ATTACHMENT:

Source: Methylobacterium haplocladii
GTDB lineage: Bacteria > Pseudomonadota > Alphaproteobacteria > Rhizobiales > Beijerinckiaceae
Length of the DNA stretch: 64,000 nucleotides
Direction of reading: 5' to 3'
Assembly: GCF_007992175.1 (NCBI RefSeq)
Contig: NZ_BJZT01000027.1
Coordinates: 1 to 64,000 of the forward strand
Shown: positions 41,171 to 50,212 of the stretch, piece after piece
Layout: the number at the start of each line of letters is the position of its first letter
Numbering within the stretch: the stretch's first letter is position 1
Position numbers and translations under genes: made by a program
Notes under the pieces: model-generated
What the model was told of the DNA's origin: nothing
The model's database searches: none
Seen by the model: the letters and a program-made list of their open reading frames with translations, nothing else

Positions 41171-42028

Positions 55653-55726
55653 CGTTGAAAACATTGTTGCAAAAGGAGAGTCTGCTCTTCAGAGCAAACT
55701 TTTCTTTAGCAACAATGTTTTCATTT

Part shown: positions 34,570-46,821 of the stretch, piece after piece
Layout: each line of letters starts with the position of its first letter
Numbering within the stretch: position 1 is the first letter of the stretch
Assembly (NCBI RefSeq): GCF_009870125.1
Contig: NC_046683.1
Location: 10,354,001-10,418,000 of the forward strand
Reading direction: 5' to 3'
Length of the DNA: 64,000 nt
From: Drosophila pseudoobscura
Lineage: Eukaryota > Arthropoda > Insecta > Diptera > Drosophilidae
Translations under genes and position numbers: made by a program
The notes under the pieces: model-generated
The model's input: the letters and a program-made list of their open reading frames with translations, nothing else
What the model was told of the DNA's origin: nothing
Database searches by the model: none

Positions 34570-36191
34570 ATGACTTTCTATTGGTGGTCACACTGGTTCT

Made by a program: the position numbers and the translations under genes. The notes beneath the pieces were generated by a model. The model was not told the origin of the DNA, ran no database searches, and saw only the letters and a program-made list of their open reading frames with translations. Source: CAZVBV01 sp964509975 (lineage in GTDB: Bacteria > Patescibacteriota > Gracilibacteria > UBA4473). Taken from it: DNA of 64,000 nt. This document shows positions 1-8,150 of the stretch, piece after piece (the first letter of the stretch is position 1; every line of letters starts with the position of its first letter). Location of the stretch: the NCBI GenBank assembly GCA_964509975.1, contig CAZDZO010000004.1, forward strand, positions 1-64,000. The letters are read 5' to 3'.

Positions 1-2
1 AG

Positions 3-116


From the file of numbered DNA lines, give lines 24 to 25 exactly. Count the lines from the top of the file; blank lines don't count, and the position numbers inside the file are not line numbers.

Contig: NC_046683.1
Location: 10,354,001-10,418,000 of the forward strand